The idea struck the Sun Sentinel Editorial Board three days after Jimmy Buffett died, and the Orlando Sentinel cohort agrees: How about naming Key West’s airport after the state’s balladeer-in-chief?
Like the man himself, it’s crazy enough that it just might work.
Jimmy Buffett International Airport. Why not?
We aren’t alone in this musing. An online petition was started by Buffett fan Brad Russell to change the name of Key West International Airport to honor Buffett. As of this writing, that petition at change.org has 25,693 signatures, and we’re throwing our weight behind the idea.
Hardly the first time
Renaming an airport after an individual is not unprecedented. Both major airports serving Washington (Dulles and Reagan) and New York City (Kennedy and LaGuardia) are so named.
Nor would this be the first time an airport is named for an entertainer — witness John Wayne Airport in Orange County, Calif., Pilgrim, where a large bronze statue of Wayne towers over the baggage carousel. Nor would this even be the first airport named after a musician, as anyone who has flown into Louis Armstrong New Orleans Airport can tell you.
Those last two are marvelous marketing schemes. When you land at the Duke’s airport, you know Hollywood can’t be far. And when you touch down at Louis Armstrong, the sounds of jazz are ringing in your ears before you’ve left the gangway.
When your plane hits the tarmac at Jimmy Buffett, it will be hard not to have visions of margaritas dancing in your head
Few musicians are so closely associated with a place as Buffett is with Key West. His songs are rife with references to the island, even if his best-known song about air travel might be “Jamaica Mistaica,” which recounts the true story of Buffett’s Grumman HU-16 Albatross taking incoming fire from Jamaican police who mistakenly believed it was running drugs.
The gears are turning
Officials in Monroe County, which owns the Key West airport, have heard the pleas, but change will be slow in coming.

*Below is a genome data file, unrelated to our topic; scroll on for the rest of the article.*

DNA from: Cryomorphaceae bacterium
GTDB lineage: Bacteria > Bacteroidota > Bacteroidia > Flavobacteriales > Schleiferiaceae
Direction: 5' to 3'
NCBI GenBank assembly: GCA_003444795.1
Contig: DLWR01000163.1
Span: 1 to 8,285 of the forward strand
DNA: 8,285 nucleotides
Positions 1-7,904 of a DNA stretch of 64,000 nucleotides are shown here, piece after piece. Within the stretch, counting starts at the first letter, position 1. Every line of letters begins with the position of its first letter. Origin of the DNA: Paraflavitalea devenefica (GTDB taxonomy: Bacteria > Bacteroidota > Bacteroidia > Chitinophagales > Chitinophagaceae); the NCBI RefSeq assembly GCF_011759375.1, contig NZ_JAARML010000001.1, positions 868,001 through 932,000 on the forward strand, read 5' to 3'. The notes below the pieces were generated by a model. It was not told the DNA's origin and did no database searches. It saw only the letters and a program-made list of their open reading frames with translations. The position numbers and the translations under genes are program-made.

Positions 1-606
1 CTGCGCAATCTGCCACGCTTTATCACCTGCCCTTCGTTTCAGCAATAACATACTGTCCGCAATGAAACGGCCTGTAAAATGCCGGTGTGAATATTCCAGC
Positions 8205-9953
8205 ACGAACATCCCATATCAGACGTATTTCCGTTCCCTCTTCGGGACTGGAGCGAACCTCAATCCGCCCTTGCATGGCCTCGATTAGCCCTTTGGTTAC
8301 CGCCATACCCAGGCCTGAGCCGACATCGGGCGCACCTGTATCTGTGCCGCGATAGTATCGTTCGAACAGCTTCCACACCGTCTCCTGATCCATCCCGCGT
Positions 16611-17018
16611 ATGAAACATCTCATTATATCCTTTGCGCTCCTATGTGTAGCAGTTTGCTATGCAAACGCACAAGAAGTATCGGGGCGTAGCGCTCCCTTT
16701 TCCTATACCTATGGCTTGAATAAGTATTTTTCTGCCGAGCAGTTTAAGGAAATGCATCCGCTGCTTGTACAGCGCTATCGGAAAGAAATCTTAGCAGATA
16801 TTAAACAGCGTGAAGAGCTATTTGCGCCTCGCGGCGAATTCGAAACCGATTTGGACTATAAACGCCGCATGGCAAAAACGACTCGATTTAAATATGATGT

“It would be a long process and we’d have to work through it,” County Mayor Craig Cates told WLRN.
Hurdles include approvals from the feds, the county and the Buffett estate.
Cates, who knew Buffett as mayor of Key West, where he served from 2009 to 2018, told the Palm Beach Post that Monroe County Attorney Bob Shillinger would reach out to Margaritaville Holdings, which controls the Buffett brand, to begin discussions.
Face it, the name Key West International Airport is boring — even if Key West, the place, isn’t.
An easy decision
Aside from Buffett detractors, whose bleating on anything Key Westian can easily be discounted, pushback on the renaming has come in two forms. First is a contingent of people on the island who have been calling for the airport to be named for someone else.
The Post reported that the most significant name is that of Freddy Cabanas, a local stunt pilot who died a decade ago in a crash in Mexico. Cabanas was, like Buffett, one of those larger-than-life figures whom Key West seems to attract. (Unlike the Mississippi-born Buffett, Cabanas was a fourth-generation Conch.) In 1991, the mayor of Key West declared Cabanas general of the Conch Republic Air Force.
That sort of prestige shouldn’t go unnoticed, but there’s a way to split this and make all sides happy. Key West International is expanding with a new concourse added by 2025. When completed, the new terminal could bear Cabanas’ name, just as the University of Florida’s Ben Hill Griffin Stadium boasts Steve Spurrier Field.
The other obstacle is money. Rebranding means added costs, which could be substantial. But it’s a fitting tribute.
Visitors to Key West are more likely to land in Miami and rent a car to take the drive, one of the most scenic experiences in America. But there are legions of fans for whom flying into Jimmy Buffett International Airport will become a rite of passage. If the tickets cost more money than flying to Miami, that’s partially defrayed by avoiding the cost of car rental and fuel driving down from the city. (Many visitors to the nation’s southernmost point opt to use bikes or ride-sharing within Key West to avoid parking challenges.)
So, come on, Monroe County. A ticket to Margaritaville could be just a mouse-click on a travel site away.
The Orlando Sentinel Editorial Board includes Editor-in-Chief Julie Anderson, Opinion Editor Krys Fluker and Viewpoints Editor Jay Reddick. The Sun Sentinel Editorial Board consists of Editorial Page Editor Steve Bousquet, Deputy Editorial Page Editor Dan Sweeney, editorial writer Martin Dyckman and Anderson. Send letters to email@example.com.